Why Is My Mini Split Not Cooling?
The last you checked, your ductless mini split system was supposed to both heat or cool your home. The heat function is working fine, but the cooling? It’s just not happening.
You hear your mini split turn on, and you feel some air coming out, but the air feels lukewarm at best. What’s going on?
This is many times do to a refrigerant leak but could also be due to a 4-way valve, a wire problem, and many other issues.
Refrigerant, which is also known as freon, is a common fluid in air conditioning systems, including your mini split cooling system.
Here’s how refrigerant should work. The refrigerant travels throughout your mini split system and absorbs the heat from your home. During this time, the refrigerant transforms into a low-pressure gas.
The gas becomes compressed, which increases its pressure as well as its temperature. The refrigerant, still in its gas form, travels throughout the mini split’s coils.
As the refrigerant’s temperature comes down, it converts back into a liquid. In this state, the liquid refrigerant will enter the mini split’s expansion valve. Rapid cooling will lower the refrigerant’s temperature and cause evaporation.
Now, when your mini split system begins to leak refrigerant, the above cooling method cannot transpire. Hence, your mini split isn’t blowing cold air like you'd expect.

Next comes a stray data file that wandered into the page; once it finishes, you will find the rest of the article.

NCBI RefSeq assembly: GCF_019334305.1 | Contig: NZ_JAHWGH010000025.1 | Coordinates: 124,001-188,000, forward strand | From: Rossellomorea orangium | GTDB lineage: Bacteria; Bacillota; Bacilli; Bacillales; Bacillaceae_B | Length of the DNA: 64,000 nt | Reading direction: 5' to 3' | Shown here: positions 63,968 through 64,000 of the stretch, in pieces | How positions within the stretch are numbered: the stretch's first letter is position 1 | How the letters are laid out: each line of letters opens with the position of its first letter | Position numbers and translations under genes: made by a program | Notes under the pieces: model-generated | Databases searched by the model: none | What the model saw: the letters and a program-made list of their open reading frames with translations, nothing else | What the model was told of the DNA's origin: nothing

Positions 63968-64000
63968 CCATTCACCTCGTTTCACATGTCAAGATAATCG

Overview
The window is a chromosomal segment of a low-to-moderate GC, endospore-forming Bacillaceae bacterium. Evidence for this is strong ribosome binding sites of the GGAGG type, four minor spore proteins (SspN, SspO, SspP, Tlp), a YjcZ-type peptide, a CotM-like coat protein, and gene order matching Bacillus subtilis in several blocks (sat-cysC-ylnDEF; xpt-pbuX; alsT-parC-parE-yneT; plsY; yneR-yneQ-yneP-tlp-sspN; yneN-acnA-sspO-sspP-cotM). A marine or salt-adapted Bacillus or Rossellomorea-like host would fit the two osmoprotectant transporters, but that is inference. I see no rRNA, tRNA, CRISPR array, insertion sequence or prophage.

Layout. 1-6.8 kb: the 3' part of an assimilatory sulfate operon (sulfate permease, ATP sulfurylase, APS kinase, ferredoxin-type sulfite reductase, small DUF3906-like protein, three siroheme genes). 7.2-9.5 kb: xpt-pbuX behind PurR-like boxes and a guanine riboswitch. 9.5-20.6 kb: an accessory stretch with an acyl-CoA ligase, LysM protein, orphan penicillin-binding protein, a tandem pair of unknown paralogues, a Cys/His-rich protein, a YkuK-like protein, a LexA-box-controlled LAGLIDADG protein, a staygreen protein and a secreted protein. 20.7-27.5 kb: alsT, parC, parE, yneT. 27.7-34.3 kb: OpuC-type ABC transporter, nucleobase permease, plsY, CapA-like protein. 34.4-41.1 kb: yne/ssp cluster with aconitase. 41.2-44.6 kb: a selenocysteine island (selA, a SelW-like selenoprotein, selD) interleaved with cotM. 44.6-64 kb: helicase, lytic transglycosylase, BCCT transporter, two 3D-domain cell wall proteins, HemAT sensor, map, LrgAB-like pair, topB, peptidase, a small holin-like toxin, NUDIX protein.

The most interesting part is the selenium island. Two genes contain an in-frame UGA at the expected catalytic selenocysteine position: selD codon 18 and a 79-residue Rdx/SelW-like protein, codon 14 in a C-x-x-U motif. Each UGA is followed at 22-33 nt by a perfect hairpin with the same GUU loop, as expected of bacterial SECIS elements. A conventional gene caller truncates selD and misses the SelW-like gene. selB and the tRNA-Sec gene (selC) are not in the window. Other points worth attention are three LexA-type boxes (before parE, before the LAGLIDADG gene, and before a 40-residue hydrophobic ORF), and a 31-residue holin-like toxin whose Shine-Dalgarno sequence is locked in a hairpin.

So what causes refrigerant leaks? There are all sorts of causes, so let’s take a closer look now.
- The flares are set at the incorrect torque. You might be able to fix this with a head torque wrench, but if you’re not comfortable, it’s best to call your mini split technician.
- The copper tubing might have become compressed or squashed over time. Your technician can use tools like a unibit or a reamer to shape the copper tubing. They can also replace the tubing if it’s too bent out of shape.
- The flare adapter or flare face is scratched, which now allows refrigerant to travel out of these openings.
- The wrong type of flare nut is installed, which could crack under the pressure of the refrigerant and allow it to leak.
- The flare connection is too tight, leading to damaged or cracked flares.
If you suspect that something is wrong with one or more of the components of your ductless mini split system, the best option is to call your technician and tell them what’s been going on with your mini split.
The technician can repair the leak and restore your mini split to operational order. Before you know it, the next time you turn your mini split on to a cool setting, you’ll feel nice, cold air coming out of the air-handling unit.
This is not one of those problems that will go away on its own. The lost refrigerant makes your mini split system less efficient overall, so don’t wait if you sense an issue!